So many words, so little time....

Tuesday, September 19, 2006

Rainy Day Election Musings...

Somebody flipped the Winter Switch here in Seattle sometime last week. We went from a long string of golden days baking the tattered tan end of summer into the dust to three days of rain marching back and forth across the sky and hitting the pavement like the heels of polished jackboots.

I stood at the bus stop this morning with the maple tree dripping water and wet brown helicopters into my hair. The invisible residue summer's travels left on the road sparkles on the puddles and runs down the gutters in oily rainbows. That'll be gone soon and flat gray will be all that remains. What a perfect day for the serious business of pondering an election.

I'm not sure where this going to go. I'm doing my part working on the issues that matter to me, and in November we'll see where this all ends up. I see it as a mechanical system in need of some work, and the metaphor carries through this whole process.

You don't get too far tightening a bolt if you are putzing around with that hose clamp off to the left. People spent a lot of time blowing smoke about "election fraud" this last couple years, when an obvious culprit is the stupid ways partisan regulations have crept into the election system that lock people into voting specific ways. It never says it in so many words, but if you stack all the stupid rules together you effectively can't vote for anyone who isn't Republican if you declare yourself a Republican in the state of Washington. Or even better is the rules/traditions that allow an incumbent to run without opposition from his own party and to actually avoid a real primary election in many cases. If you're a member of that same party you're effectively disenfranchised. Where this really bites is where it applies to many federal elections like Senators, Representatives, and the President. I know this affected my voting patterns and I believe it's a huge factor in these close presidential elections where in order to vote for the candidate of the opposite party you literally have to not be able to vote for anyone in your current party anywhere else on the ticket. What say we stop going on about chads and supposed weakness in voting machines and fix the concrete and demonstrated problems in the election rules.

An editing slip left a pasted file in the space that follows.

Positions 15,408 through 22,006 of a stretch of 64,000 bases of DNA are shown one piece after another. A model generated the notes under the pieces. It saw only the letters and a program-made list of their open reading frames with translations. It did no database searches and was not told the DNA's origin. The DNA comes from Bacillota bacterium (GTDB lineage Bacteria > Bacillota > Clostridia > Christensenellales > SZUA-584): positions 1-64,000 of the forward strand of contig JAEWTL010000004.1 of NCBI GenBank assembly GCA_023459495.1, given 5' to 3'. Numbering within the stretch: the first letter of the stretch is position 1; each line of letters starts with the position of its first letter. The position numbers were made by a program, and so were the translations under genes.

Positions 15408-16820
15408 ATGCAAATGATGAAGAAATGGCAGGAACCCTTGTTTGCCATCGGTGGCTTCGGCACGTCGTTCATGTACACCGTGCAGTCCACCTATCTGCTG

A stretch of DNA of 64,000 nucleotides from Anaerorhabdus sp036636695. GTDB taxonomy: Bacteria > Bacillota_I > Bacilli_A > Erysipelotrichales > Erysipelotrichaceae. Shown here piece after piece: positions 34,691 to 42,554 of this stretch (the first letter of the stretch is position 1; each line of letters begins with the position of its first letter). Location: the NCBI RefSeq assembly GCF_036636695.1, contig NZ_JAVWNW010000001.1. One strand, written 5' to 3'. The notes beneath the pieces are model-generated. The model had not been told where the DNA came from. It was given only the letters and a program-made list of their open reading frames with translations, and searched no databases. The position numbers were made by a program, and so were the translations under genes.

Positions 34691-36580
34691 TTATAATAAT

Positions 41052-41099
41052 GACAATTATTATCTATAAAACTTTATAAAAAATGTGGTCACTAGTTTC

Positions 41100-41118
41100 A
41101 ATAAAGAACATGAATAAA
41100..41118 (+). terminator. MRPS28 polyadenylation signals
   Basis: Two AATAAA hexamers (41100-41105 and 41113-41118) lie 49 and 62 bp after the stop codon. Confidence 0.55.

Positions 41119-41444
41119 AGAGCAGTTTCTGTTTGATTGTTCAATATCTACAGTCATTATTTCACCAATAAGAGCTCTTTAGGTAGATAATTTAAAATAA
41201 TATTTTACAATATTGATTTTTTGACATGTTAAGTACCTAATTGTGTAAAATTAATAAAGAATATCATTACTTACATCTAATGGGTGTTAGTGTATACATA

The whole system is connected so you have to be careful how your change is going to affect the rest of it. Trying to get an ordinance passed about jobs for people in low-income housing while slashing the funding for the bus system in that area and cutting funding for subsidized child care isn't going to have the effect you're hoping for. Unless all you're trying to do is shut up some vocal group and not do anything really effective.

If you don't use the right tools you can't turn it. The best you're going to get is hand-tight. And that's just not good enough for most applications. My favorite one is the people who try to tell you that there's a right to privacy in the Constitution. Or a right to education. Or any number of other indicators that they don't know what their problem is so they can't bring to bear the right effort to fix it. I have an acquaintance who is all up in arms about some of the content in the "health" book her child brought home. So she wrote a letter to her Congressman. Real helpful. You want to fix local education issues, try talking to your local school board and get on the Curiculum Committee.

If you don't even know which way to turn the wrench then you're really up a crick. I've run into a bunch of those. A bunch of absentee ballots here in my state are going to be invalidated because people didn't indicate their party affiliation on it (see that section up there with the hose clamp and the partisan election regulations). This is plainly marked on the page but they didn't follow the directions. It's not just their fault - it's hard to wade through the verbiage. I don't know how it's going to affect some races

I'm not a fatalist about it. I just know that to make real change in a system involves acting on the system itself and doing it intelligently.

Thursday, September 07, 2006

Hollywood is doing it again....

Quint over at Aint It Cool News had a great visit on set with the Transformers movie. I definately don't feel any better about the film, though.

Partway through the article he gets a quick interview with one of the key human actors.
QUINT: Which Transformer is your personal favorite?
JOSH DUHAMEL: Good question. You know what? I gotta say... I haven't seen any of the Decepticons really. I've seen Devastator, the tank... and I guess I've seen the helicopters and stuff, but I haven't seen what they look like (as robots). As far as the Autobots, I gotta go with Ironhide, the truck. I don't know what it is. Maybe it's because I own a black truck. But I was thinking... If I was a kid, if I was 10 years old, and I wanted one of these to play with the first one I'd get is probably Ironhide.
I also like Bumblbee just because he's a cool Camaro. Plus, I drive the old Camaro on LAS VEGAS, so I have a real affinity for that, too.

Except if you have even the tiniest clue about the original materials you know Ironhide is not supposed to be a big black truck, and Bumblebee is supposed to be a VW Bug. And now apparently their faces are going to work like Bionicles. And they blew up a truckload of Furbies. And apparently the token female they've added isn't all that great but the kid is.

Sigh. I've got more from other reputable sources, but it's spoilers and honestly there was enough there to make a fan cry, don't you think?

Please. I beg you guys. Just finish the film. Don't try to tell me how much you "get it". Because you don't. And what little glimpses of getting it you have you purposely avoid acting on.